23 March 2011

Lillian Wetherall Bowie - the Career Girl

I come from a long, long line of farmers. And while I'm very proud of that fact, I'll admit I tend to get excited when I find "city folk" in my family tree.

Lillian Wetherall Bowie was born 25 April 1873 in the District of Columbia to John W. Wetherall and Ella J. Stanford. Lillian did marry, but it was not until 22 October 1907 at the age of 34 that she wed Arthur L. Bowie. For most of my relatives, that would be considered a little "late" to be getting married, especially for a woman.

Nonetheless, what impresses me the most about Lillian is that she did not sit at home waiting for her suitor. She instead went about the business of making a living for herself.

I was fortunate to find Lillian Wetherall Bowie in every census recorded that is applicable to her life. In 1880 she was with her parents in Washington, DC. In 1900 she was with her widowed mother in the same city. In 1910 and 1920 she was with her husband in Maryland. And in 1930 she was a widow herself, heading a household, still in Maryland.

Since I was working backwards, I first noticed Lillian's occupation in the 1930 Prince George County, Maryland federal census. She was listed as an Examiner at the U. S. Bureau of Engraving and Printing. This particular government agency is the part of the U. S. Department of the Treasury that designs several security products for the government, including paper currency. How cool is that?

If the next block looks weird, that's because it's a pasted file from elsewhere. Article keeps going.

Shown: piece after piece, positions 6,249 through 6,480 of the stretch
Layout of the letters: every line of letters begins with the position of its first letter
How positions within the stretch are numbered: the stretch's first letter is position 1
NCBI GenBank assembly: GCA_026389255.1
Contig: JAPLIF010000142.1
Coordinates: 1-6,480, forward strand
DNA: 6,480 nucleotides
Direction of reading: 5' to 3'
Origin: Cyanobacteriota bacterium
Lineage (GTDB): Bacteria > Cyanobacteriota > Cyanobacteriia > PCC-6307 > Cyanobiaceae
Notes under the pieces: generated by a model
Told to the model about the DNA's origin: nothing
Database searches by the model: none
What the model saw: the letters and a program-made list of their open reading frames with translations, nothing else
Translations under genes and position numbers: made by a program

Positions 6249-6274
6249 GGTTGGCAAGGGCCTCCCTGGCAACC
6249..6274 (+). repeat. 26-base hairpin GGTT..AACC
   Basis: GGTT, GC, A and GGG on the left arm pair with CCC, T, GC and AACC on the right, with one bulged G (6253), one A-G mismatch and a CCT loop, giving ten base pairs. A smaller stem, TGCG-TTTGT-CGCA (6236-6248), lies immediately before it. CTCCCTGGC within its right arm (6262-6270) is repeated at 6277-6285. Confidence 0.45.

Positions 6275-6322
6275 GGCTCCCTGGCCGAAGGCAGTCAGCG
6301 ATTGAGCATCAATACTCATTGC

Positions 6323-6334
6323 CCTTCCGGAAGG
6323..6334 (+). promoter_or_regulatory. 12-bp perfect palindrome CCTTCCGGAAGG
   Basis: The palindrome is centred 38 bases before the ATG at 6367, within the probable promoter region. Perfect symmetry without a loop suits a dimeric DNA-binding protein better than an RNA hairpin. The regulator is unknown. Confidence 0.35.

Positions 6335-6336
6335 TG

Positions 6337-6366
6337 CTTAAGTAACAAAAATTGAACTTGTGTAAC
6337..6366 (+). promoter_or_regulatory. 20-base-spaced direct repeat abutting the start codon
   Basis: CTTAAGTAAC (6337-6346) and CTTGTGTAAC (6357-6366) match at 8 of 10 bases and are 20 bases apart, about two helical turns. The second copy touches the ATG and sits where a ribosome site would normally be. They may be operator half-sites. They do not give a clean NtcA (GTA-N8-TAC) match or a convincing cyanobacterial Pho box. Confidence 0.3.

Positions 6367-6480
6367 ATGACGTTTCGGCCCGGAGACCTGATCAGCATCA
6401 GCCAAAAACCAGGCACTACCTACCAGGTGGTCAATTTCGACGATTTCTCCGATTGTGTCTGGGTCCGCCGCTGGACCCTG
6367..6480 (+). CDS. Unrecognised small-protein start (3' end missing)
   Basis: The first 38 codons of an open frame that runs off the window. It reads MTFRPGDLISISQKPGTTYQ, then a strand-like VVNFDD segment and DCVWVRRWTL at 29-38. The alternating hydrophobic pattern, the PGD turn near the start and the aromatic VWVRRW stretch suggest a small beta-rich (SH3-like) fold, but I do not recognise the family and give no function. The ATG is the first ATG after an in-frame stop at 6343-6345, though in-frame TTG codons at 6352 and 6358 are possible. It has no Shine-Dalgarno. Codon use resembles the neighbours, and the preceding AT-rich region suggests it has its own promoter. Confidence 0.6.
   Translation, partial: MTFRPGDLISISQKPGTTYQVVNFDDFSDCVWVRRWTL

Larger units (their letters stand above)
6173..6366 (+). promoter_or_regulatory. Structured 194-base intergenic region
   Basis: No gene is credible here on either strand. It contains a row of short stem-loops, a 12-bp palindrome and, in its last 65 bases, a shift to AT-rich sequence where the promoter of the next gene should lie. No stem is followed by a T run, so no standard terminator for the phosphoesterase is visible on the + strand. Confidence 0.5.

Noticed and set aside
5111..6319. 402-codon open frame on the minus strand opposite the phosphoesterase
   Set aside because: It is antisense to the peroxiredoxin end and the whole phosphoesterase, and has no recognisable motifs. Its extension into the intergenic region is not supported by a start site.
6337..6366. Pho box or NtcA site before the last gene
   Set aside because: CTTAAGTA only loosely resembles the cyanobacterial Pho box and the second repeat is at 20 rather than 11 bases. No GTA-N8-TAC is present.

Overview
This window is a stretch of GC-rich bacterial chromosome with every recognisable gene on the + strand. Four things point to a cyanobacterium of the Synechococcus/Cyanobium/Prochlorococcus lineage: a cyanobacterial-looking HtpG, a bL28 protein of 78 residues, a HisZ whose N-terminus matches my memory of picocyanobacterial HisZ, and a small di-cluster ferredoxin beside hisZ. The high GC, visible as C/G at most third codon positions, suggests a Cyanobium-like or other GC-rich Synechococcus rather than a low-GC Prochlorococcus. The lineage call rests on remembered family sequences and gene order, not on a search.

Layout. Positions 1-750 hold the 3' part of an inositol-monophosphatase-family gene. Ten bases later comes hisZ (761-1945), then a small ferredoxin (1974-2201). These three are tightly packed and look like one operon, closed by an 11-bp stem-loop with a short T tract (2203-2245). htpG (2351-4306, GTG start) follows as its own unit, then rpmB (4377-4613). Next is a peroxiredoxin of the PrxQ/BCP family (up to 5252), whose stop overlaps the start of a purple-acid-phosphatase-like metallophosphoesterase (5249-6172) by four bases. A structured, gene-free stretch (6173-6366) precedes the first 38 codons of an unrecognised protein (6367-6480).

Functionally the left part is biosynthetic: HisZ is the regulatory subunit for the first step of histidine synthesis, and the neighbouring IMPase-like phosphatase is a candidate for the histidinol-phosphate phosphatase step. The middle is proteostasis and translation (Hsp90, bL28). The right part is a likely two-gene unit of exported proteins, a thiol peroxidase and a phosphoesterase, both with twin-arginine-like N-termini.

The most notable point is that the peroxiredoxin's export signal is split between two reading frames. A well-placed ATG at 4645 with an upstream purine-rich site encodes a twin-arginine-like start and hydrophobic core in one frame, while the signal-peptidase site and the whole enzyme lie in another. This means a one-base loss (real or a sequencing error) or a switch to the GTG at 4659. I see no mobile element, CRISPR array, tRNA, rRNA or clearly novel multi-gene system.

1918 aerial view of the Bureau.
Continuing backwards, Lillian does not have an occupation listed for the 1920 and 1910 census years when she was married and raising a family. Back to 1900, however, she is a young working girl with an occupation of "Government."

I then was smiled upon again with a gift from "Boyd's Directory of The District of Columbia" (via Ancestry.com). In 1896 and 1898, Lillian is entered in this manner: Wetherall, Lillian, bur ptg, 1244 NJ av nw (italics mine). I'd say she must have been pretty good at her job and left a positive, lasting impression if she could take roughly a twenty year break in employment and return to the same department. You go, girl!

Lillian died 7 November 1930 in the District of Columbia at the young age of 57. She was buried with the Bowies in Rockville, Maryland. Lillian was my 4th cousin, 5 times removed.

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